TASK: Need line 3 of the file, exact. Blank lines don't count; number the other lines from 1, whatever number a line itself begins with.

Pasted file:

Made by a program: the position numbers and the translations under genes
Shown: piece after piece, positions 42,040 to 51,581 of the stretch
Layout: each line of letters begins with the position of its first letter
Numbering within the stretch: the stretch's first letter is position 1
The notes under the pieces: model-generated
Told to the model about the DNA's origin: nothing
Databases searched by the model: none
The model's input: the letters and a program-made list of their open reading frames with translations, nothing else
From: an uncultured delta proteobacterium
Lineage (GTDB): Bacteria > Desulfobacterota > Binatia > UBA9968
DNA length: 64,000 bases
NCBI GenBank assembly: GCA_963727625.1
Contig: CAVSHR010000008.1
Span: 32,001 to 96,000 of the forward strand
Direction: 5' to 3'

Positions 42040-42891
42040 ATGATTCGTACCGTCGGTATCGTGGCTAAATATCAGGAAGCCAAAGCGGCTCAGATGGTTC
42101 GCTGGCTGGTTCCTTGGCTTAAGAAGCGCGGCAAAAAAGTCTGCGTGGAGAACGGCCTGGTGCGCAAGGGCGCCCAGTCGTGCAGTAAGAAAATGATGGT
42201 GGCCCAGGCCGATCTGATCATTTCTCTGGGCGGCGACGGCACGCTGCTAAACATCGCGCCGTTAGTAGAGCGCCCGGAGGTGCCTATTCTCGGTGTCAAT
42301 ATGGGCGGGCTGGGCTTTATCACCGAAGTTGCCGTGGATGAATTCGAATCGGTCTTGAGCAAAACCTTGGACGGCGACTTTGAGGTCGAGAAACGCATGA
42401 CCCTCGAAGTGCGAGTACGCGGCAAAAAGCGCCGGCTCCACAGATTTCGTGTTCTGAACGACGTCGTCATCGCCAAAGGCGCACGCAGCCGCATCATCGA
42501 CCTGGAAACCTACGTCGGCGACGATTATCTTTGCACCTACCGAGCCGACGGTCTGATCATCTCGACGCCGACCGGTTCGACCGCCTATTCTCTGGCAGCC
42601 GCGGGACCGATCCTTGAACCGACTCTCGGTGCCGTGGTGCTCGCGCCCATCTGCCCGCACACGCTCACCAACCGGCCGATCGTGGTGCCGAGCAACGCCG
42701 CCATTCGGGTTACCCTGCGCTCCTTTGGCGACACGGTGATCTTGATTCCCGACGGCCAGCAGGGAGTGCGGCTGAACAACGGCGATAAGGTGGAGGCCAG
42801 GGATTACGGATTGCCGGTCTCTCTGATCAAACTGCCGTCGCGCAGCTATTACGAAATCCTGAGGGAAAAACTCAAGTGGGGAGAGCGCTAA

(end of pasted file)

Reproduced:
Layout: each line of letters begins with the position of its first letter